The Two Pounds

At last! They’re gone!

I’d been carrying a pair of old pound coins around for the best part of nine months. I’d open my wallet and there they’d be, peeping back at me like the eyes of a small cat.

The problem was that none of my regular journeys take me anywhere near a bank during working hours to get the bloody things exchanged. I could have gone out on a special mission to solve this problem, but that would have meant a tedious Shire-to-Mount-Doom walking saga or a £1.20 subway ticket, reducing the net gain to 80p.

Say what you like about Robert Wringham but he doesn’t get out of bed for that kind of money. Or any other kind of money, admittedly.

I’d have to wait to chance upon an open bank and then pounce. But after nine months, I was beginning to think I’d have to carry these coins forever and that they’d end up weighing my eyelids down when I languish in my coffin.

Knowing my luck, I’d arrive on the banks of the Styx, proffering my coins to the boatman only to be told, “sorry mate, I can’t accept these.”

Lamenting the situation in the pub one night, Spencer offered to buy my two pound coins for £1. Well, he’d love that wouldn’t he? I’d sooner sling them into a field.

Originally, the problem was not mine but my wife’s. They sat on her bedside table for a couple of months until I decided, completely irrationally, to make them my business. I gave her a pair of new, spendable coins in exchange and vowed to get rid of the old ones somehow.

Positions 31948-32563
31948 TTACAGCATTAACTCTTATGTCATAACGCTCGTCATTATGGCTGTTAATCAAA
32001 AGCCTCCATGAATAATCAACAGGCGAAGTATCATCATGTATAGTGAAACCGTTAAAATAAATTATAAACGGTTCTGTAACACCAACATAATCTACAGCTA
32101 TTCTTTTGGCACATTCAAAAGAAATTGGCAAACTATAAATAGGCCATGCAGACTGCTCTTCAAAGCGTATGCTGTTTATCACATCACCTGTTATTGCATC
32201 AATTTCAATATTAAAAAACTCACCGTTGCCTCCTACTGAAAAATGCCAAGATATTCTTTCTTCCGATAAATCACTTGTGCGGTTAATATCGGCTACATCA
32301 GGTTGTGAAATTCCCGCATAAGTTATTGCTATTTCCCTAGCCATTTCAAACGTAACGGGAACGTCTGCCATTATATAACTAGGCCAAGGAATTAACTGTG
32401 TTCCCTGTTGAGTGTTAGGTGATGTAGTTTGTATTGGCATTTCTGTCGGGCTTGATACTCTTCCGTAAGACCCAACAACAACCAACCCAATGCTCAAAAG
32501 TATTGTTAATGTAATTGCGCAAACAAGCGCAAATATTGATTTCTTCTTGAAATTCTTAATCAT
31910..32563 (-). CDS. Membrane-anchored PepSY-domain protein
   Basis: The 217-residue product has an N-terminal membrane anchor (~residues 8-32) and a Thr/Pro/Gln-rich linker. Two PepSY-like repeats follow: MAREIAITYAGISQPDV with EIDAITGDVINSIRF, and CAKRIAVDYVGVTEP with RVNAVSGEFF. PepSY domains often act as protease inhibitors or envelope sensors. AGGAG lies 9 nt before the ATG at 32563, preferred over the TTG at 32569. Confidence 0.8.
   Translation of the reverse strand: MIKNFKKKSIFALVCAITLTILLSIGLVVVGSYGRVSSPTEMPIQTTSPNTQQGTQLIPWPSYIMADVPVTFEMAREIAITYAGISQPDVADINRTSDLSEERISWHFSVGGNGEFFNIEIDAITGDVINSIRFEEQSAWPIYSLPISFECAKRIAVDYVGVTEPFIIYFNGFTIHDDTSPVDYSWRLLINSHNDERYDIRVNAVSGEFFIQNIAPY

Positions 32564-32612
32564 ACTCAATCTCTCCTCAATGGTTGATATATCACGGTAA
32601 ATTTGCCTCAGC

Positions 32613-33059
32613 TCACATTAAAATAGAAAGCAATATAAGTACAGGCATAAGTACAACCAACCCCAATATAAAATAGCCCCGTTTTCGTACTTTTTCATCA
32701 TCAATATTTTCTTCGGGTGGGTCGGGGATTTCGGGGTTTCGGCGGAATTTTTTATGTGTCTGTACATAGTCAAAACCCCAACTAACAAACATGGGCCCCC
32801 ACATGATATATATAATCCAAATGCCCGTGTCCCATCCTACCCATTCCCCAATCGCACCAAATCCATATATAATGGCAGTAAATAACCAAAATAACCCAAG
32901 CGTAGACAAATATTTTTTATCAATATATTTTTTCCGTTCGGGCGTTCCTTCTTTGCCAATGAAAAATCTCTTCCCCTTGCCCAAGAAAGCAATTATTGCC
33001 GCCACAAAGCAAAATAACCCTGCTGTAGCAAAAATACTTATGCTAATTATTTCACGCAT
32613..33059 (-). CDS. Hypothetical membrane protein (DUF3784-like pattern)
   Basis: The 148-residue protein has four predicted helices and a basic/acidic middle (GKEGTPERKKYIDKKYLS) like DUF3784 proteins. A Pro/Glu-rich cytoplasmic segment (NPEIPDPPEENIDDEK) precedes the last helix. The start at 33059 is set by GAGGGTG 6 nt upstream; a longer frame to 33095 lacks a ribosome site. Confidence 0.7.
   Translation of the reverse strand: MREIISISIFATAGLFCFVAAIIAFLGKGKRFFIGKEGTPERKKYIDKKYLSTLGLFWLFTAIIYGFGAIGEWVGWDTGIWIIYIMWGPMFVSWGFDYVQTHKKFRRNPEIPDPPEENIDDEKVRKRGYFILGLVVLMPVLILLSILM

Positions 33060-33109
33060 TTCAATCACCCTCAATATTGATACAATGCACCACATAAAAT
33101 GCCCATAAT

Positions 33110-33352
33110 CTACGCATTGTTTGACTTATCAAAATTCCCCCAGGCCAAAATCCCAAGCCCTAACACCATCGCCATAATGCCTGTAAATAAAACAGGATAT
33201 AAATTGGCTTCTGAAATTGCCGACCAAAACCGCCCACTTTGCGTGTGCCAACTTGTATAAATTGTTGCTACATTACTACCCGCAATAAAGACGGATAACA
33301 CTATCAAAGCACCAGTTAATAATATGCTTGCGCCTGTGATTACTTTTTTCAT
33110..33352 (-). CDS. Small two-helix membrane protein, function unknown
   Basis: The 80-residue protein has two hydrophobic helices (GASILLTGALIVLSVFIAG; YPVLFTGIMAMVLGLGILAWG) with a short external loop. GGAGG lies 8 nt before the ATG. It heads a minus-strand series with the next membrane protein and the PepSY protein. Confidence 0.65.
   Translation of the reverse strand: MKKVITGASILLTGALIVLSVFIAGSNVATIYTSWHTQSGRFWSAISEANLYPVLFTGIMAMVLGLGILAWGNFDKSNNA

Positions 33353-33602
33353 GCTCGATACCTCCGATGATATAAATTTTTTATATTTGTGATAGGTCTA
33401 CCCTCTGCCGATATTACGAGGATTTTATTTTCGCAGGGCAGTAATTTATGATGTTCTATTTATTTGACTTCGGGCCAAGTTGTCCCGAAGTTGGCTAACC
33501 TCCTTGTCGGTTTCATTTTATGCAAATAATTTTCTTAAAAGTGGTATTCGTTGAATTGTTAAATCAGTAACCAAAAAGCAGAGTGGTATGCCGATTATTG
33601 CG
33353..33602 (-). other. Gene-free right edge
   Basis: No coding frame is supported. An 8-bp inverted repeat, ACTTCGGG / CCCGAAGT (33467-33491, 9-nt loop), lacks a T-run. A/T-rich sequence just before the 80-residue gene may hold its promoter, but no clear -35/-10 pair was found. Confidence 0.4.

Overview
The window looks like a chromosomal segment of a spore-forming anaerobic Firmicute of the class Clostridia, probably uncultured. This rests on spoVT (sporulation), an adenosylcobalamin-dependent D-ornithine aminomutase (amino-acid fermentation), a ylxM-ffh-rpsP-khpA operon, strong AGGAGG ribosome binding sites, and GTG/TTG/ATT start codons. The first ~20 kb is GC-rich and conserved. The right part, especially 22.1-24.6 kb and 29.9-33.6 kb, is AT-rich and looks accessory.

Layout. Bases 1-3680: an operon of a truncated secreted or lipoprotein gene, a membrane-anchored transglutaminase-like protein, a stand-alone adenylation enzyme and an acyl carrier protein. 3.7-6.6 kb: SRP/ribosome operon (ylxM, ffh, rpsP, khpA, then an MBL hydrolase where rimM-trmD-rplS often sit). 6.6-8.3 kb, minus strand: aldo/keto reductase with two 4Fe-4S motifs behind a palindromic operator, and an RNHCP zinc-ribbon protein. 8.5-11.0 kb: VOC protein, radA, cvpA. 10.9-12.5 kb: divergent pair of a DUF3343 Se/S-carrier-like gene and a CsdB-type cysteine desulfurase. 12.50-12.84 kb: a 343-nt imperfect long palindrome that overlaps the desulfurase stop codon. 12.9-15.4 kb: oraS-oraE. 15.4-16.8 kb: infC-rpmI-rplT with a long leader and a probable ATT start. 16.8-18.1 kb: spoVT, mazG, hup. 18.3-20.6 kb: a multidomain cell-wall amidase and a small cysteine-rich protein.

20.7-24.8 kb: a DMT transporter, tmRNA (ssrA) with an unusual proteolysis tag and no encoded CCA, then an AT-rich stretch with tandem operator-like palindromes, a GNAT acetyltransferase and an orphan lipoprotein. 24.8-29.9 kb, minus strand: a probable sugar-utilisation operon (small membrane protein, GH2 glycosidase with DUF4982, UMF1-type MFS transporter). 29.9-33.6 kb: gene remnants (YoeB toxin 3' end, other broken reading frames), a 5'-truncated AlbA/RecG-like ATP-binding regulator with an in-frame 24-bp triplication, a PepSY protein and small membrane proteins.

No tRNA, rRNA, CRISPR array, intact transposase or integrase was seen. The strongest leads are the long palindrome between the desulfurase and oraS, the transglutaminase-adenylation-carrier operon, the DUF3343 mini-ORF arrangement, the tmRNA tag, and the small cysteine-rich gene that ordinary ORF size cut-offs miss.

Now here I am. Weighed down by this crappy shrapnel. And a riddle.

The supermarkets won’t take them, the nation’s vending machines were adapted far too efficiently for my liking, and I’m too decent to hoodwink a tramp.

Whenever I have this sort of practical problem, my dad is the person to whom I naturally go for advice, though I don’t for the life of me know why. It must be some sort of evolutionary vestige or an unconscious idea that mustaches are good in a crisis.

You know what my dad told me? He said that supermarket trolleys still accept them.

Yes, I said, but then the trolley gives you them back. I suppose I could just abandon the coins in the trolley slots but then we’re essentially back to slinging them into a field aren’t we?

It crossed my mind that the “all currencies” charity box at the airport might be a good place to dispose of them. It’s one of those charity boxes where your coin spirals around on its side for a minute before plunging with a satisfying thud into a central abyss. At least then I’d have the pleasure of watching the coins roll around and around into the vortex of hopeless causes.

And that’s exactly what I’d have done if only I’d remembered to actually do it when we went to Paris via the airport in March. Instead, the two coins came all the way to France in my wallet, yes, and all the way back like a couple of pointless hitch-hikers. They probably cost the world their weight in airplane fuel.

Besides, the “all currencies” charity box welcomes legal currencies from anywhere in the world, not expired currencies. It would welcome the six-foot diameter of a Rey Stone, apparently, before these useless tokens-of-nothing.

Trying to look casual on Perth High Street this week, my mind drifted in the direction of the feckless coins and how, in a last-ditch attempt to do something useful with them, I could use them as a joke competition prize for the Patreon gang (“the two coins go to the first patron to send me the £1.99 shipping costs”) when suddenly, like an oasis in the desert, I spotted an HSBC. No mirage, I went inside and the clerk exchanged my coins.

I could not believe my luck. He didn’t even sigh or tell me to go fuck myself. The shitcoins are gone. Gone! Success!

Last night, suddenly remembering the sorcery of fungibility, I exchanged the two new pounds along with three of their fellows for a pint of beer, successfully converting so much shrapnel into a pleasantly dizzy feeling and a bladder full of wee. Economics is magic.

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